In 811, Emperor Xianzong bestowed the imperial surname of Li on Adie Guangjin, then the military governor of Zhenwu Circuit (振武, headquartered in modern Hohhot, Inner Mongolia) — and therefore, the Adie brothers were renamed Li.
The campaign against Wu Yuanji
In 814, with Emperor Xianzong preparing a campaign against the rebel Zhangyi Circuit (彰義, headquartered in modern Zhumadian, Henan), whose military governor Wu Shaoyang had just died and Wu Shaoyang's son Wu Yuanji had just seized the control of without imperial approval, Li Guangyan was moved from Ming Prefecture to be the prefect of Chen Prefecture (陳州, in modern Zhoukou, Henan), as part of a number of movements of generals in preparation for the campaign. Li Guangyan was also made the commander of the forces of Zhongwu Circuit (忠武, headquartered in modern Xuchang, Henan), to which Chen Prefecture belonged to. Later that year, after Wu Yuanji openly rebelled, Li was made the military governor of Zhongwu, serving under his old commander Yan, who was put in charge of the operations against Zhangyi. Almost alone among the imperial generals against Zhangyi, Li had repeated success against Zhangyi troops, and when Emperor Xianzong sent the official Pei Du to the front to review the troops in 815, Pei's report to Emperor Xianzong singled Li out as brave and righteous in his behavior. However, while often victorious, he was not always so, and he suffered a defeat in fall 815 at Shiqu (時曲, in modern Luohe, Henan).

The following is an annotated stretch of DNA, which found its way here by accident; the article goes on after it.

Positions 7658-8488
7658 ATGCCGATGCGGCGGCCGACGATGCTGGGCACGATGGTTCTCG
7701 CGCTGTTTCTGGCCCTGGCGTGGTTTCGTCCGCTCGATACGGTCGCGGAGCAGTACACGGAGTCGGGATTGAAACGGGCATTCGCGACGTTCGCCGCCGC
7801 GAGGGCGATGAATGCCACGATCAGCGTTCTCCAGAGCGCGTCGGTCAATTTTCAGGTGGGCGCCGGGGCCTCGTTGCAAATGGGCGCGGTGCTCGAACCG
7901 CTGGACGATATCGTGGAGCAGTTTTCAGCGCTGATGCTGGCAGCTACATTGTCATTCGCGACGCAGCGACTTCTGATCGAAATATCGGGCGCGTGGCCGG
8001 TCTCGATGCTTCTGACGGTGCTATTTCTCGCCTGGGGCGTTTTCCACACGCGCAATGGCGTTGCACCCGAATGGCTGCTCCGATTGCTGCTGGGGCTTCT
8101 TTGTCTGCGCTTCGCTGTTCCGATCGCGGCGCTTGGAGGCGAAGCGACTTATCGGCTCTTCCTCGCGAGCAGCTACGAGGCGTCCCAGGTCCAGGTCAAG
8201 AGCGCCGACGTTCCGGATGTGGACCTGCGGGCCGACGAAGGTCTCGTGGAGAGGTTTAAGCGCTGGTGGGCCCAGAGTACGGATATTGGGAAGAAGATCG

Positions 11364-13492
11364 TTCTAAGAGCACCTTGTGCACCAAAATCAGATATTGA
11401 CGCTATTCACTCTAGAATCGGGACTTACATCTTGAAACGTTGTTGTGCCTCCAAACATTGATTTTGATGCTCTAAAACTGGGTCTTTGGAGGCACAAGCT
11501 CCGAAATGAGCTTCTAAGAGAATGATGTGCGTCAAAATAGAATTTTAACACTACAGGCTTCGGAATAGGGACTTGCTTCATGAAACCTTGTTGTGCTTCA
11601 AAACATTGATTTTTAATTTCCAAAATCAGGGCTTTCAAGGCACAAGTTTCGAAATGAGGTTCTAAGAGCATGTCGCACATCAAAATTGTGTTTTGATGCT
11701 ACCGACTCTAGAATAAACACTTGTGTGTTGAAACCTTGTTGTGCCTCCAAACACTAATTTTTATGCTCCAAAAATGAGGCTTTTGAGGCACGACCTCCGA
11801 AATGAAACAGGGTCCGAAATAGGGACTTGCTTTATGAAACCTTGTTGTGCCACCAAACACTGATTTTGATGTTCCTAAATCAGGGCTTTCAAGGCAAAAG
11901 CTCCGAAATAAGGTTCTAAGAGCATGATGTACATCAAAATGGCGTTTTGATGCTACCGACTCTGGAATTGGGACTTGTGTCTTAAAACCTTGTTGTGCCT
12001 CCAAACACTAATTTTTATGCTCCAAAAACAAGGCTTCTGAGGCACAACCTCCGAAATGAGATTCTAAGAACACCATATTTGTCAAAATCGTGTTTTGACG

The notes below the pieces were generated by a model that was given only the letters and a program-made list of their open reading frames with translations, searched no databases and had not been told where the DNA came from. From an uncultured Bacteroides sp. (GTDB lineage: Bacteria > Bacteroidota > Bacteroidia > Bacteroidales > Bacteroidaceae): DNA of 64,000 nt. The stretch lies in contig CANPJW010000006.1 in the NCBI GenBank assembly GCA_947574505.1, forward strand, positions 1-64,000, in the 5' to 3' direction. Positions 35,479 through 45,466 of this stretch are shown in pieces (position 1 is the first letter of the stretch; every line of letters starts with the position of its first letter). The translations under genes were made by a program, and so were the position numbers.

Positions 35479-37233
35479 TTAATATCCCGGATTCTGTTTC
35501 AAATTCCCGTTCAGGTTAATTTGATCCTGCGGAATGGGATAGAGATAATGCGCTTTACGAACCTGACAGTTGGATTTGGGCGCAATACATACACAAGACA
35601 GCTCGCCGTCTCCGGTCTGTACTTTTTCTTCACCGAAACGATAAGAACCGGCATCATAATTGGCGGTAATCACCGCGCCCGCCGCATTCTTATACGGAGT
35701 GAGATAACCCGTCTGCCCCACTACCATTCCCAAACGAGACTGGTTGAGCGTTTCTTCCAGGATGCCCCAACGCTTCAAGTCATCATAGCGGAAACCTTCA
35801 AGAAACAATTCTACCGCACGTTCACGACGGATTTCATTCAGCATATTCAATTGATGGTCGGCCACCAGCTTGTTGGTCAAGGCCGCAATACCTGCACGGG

Meanwhile, Emperor Xianzong, seeing Yan as an ineffective overall commander, put Han Hong the military governor of Xuanwu Circuit (宣武, headquartered in modern Kaifeng, Henan) in overall command of the forces. However, it was said that Han, who liked having authority, did not want Wu to be destroyed too quickly and disliked Li for his fervent campaigning. In order to subvert Li, Han found a beautiful woman who he had trained in singing, dancing, music and the game of Liubo, and dressed in fine clothes and luxurious jewels. He had his messenger deliver the woman to Li as a gift, in the hope that she would distract him from his military activities. When Han's messenger delivered the woman to Li at a grand feast, it was said that all of the guests were astonished by her beauty. However, Li responded to the messenger:
I am greatly grateful that the Lord Chancellor [(i.e., Han, who carried an honorary chancellor title)] had mercy on me, who is alone in this army. However, of the tens of thousands of soldiers here, who did not leave his home and his family, to come a long distance to subject his body to the sword? How can I just entertain myself?
He wept, as did the other guests. He then presented Han's messenger with gifts of his own for Han, and had the messenger deliver his gifts, along with the woman, back to Han, commenting, "Please thank the Lord Chancellor for me, Li Guangyan. I have promised the body to the empire, and I will not bear the sun or the moon together with the bandit [(i.e., Wu)]; I would rather die first."
There was another incident in which Li came in conflict with Han. On an occasion Han ordered a general attack against a Zhangyi city, the Zhangyi forces responded by concentrating a counterattack against Li's colleague Wu Chongyin, the military governor of Heyang Circuit (河陽, headquartered in modern Pingdingshan, Henan), and the attack was so fierce that Wu Chongyin was hit by spears several times. He sought immediate aid from Li, and Li sent his officers Tian Ying (田穎) and Song Chaoyin (宋朝隱) to attack the Zhangyi forces from behind. After Tian and Song were successful, the attack against Wu Chongyin was terminated. However, as Li violated Han's orders in doing so, Han had Tian and Song arrested and was ready to execute them. Li, fearing Han, did not dare to intercede directly, but the imperial eunuch Jing Zhongxin (景忠信) happened to be present, and falsely ordered, in Emperor Xianzong's name, that Tian and Song be spared, before submitting a report to Emperor Xianzong as to what happened. Both Li and Han subsequently submitted conflicting reports, and Emperor Xianzong spared Tian and Song over Han's objections.